"In the sixth month, the angel Gabriel was sent from God to a town of Galilee called Nazareth, to a virgin betrothed to a man named Joseph, of the house of David, and the virgin's name was Mary. And coming to her, he said "Hail, Full of Grace! The Lord is with you." But she was greatly troubled at what was said and pondered what sort of greeting this might be. Then the angel said to her, "Do not be afraid, Mary, for you have found favor with God. Behold, you will conceive in your womb and bear a son, and you shall name him Jesus."

What my ears hears was this "The Lord is with you, she was greatly troubled, Do not be afraid."

It was as if the other words fell away completely and that is what I heard. I was in awe to say the least. It was as if the Lord knew I was going to hear those words today.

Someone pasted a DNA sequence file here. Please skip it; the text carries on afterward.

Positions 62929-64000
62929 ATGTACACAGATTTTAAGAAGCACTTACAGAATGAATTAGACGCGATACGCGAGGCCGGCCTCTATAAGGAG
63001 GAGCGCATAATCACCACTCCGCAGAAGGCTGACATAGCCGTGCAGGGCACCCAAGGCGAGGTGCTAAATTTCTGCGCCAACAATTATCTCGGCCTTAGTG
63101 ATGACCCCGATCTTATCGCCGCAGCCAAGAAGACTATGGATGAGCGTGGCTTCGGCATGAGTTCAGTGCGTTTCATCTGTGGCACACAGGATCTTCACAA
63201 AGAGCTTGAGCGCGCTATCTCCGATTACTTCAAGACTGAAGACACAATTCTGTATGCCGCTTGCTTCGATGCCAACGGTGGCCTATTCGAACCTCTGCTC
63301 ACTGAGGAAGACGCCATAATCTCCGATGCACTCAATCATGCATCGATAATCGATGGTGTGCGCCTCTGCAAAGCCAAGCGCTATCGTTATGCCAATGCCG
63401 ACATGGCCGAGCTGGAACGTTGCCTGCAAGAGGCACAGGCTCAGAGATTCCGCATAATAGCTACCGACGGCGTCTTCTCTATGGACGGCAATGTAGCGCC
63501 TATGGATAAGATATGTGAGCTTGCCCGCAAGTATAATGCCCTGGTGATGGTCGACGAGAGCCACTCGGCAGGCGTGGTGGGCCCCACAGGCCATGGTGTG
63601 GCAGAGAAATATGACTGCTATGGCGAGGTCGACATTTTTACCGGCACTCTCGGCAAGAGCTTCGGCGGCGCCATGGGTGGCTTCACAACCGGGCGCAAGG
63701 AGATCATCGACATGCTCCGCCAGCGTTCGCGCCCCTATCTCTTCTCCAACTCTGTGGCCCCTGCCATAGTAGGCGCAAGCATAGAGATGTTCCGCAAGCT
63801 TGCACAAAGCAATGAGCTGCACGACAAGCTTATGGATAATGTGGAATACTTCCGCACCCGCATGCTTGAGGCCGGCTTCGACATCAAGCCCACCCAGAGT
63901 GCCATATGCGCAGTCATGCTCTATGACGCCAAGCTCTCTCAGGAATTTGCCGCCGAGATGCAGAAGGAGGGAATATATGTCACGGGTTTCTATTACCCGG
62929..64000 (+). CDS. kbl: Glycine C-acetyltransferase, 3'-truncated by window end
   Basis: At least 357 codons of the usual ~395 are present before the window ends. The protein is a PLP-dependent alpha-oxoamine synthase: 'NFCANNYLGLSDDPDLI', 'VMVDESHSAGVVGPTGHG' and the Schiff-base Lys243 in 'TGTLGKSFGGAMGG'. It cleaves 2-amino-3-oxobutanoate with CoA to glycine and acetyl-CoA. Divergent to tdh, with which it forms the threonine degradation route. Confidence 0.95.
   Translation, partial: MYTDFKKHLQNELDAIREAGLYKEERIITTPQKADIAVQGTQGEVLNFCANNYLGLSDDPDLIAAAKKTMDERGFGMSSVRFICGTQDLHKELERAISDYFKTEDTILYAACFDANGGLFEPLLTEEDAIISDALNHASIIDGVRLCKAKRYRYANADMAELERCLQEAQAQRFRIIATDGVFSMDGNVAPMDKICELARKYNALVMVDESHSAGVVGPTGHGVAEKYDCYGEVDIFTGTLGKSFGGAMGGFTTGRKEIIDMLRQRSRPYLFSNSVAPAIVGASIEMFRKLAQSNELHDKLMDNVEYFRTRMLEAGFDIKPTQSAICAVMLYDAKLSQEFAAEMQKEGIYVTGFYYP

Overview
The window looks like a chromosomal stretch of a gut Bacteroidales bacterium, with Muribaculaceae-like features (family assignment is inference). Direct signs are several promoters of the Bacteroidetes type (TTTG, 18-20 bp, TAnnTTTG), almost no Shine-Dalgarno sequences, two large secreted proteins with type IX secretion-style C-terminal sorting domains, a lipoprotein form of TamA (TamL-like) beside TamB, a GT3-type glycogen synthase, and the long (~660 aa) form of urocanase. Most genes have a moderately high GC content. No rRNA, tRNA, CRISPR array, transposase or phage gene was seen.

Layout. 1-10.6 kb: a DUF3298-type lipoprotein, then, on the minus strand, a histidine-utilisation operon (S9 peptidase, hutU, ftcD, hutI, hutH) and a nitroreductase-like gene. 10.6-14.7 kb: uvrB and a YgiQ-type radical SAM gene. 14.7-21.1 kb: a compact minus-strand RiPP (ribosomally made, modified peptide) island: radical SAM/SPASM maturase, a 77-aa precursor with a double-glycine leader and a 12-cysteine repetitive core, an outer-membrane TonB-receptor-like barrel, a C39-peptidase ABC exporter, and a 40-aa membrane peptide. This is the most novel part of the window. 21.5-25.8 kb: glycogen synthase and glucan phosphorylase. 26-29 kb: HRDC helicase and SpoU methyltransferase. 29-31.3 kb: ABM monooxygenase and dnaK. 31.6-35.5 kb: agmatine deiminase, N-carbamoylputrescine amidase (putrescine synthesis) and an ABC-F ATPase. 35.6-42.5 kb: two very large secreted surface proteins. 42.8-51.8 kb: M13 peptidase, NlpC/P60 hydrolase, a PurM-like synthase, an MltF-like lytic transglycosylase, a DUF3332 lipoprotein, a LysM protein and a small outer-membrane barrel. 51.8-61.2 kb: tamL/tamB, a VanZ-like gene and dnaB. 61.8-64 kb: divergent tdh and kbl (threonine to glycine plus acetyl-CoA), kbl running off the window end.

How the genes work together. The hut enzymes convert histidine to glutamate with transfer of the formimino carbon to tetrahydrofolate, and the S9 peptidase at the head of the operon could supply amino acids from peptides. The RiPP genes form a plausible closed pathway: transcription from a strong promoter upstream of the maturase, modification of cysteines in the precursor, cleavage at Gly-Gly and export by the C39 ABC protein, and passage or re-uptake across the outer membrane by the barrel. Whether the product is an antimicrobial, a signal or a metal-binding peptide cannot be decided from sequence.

Upon reflecting, my mind went to "Trust in Me", and the Divine Mercy picture which says "Jesus I trust in you".

Then, when I came home this evening, I came to the computer and found your response along with three others, and once again, I am awed by Our Lord. How to explain when things like this happen? It defies explanation.

I can only say from the bottom of my heart, thank you. Thank you for your site, for allowing me to post. THank you for your compassion, because I was a mess last night. Thank you for your prayers for myself and on behalf of my mother, whom you will probably never even meet. Thank you for your comforting words, which I know were sent through you.

I got my reminder today. Thank you, Thank you, Thank you, THank you.

And thanks be to God, who is so incredibly merciful.

God bless you and keep you always,


Jennifer Mulkey said...

Sorry, I meant to say that your words were sent from God through you.